Goldman Sachs with a market capitalisation of only $95 billion makes up almost 8% of the index compared to Apples 4.45%. So a stock with a market capitalisation that is 14% that of Apple has a weighting just short of twice that of Apple. It is an odd thing when history overtakes common sense.


Well Here It Comes

In line with the notion of January predicts the direction if the not the quanta of the year ahead here is a rundown of the January gains or losses for various markets. Make of it what you will….if anything…..


What is more interesting to me is what I perceive to be a dislocation between perception and reality. The market commentary I have had the misfortune to hear lately has spoken about the sudden rise in volatility in the market. The basis for this judgement has been a bit of a jump in the VIX over the last trading period. Of course completely ignoring the fact that the VIX has been meandering around at historically low levels for the past three months. It is worth noting what the VIX measures before assigning any weight to it.

According to CBOE’s marketing blurb –

The CBOE Volatility Index® (VIX® Index) is a leading measure of market expectations of near-term volatility conveyed by S&P 500 Index (SPX) option prices. With the introduction of the VIX® Index in 1993, followed by the launch of trading of VIX futures at CBOE Futures Exchange (CFE) in 2004 and VIX options at CBOE in 2006, there has been a growing acceptance of trading VIX and VIX-linked products as risk management tools.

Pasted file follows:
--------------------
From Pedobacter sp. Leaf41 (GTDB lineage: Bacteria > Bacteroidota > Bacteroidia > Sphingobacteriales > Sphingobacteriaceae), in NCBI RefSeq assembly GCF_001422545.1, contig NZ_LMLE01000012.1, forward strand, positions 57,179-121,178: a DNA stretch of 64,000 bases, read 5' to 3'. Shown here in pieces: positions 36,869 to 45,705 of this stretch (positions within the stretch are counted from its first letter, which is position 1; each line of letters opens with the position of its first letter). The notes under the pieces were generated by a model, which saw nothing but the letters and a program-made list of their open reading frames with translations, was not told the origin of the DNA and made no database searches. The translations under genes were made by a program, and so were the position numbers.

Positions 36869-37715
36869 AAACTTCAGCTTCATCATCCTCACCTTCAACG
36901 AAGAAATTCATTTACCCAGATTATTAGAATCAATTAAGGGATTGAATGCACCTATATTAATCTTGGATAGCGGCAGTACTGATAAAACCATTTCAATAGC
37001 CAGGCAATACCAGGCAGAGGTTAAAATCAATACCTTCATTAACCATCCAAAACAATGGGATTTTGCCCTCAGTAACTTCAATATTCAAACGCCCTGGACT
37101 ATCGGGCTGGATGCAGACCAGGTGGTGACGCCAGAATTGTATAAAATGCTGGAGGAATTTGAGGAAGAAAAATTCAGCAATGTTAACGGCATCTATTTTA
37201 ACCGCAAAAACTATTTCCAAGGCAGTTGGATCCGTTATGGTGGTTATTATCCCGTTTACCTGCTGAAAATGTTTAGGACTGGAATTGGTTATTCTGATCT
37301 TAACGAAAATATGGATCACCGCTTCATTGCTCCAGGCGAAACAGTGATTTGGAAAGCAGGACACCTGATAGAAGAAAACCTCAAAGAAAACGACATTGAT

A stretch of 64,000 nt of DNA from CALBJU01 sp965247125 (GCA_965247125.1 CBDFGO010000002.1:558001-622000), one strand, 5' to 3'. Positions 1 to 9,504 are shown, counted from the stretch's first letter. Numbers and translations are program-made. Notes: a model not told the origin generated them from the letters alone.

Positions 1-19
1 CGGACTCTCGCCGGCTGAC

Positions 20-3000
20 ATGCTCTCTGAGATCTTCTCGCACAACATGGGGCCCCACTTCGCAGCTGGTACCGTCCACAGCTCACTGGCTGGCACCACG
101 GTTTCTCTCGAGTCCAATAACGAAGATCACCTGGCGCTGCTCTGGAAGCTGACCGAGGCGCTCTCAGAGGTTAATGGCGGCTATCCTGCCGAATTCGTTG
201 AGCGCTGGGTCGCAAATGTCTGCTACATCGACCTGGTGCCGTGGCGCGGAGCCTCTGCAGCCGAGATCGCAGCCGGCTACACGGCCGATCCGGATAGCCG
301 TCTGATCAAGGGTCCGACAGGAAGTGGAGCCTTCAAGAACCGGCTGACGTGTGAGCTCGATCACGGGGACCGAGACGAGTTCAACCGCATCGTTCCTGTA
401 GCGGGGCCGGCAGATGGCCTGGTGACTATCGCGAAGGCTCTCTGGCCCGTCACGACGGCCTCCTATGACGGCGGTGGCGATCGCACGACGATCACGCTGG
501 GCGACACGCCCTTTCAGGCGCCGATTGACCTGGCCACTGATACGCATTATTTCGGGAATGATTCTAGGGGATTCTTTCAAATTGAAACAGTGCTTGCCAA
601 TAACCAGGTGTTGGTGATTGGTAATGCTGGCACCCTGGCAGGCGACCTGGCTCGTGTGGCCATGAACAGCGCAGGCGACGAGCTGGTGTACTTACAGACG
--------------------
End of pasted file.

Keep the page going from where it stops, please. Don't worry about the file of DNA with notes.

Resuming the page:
VIX options and futures enable investors to trade volatility independent of the direction or the level of stock prices. Whether an investor’s outlook on the market is bullish, bearish or somewhere in between — VIX options and futures can provide the ability to diversify a portfolio or hedge, mitigate or capitalize on broad market volatility.

That is the VIX is a measure of other peoples perception, granted this is arrived at by looking at changes in volatility expectations implicit within options pricing. So the VIX really doesn’t measure market expectations and hence one of the major criticisms I have of it. It is simpler to default to actually looking at what the current historical volatility of an instrument is.


This is the Dow with a simple 15 day historical volatility plotted and as you can see since July of last year the peaks in volatility have been dropping and the post electio bump has been a time of very stable volatility.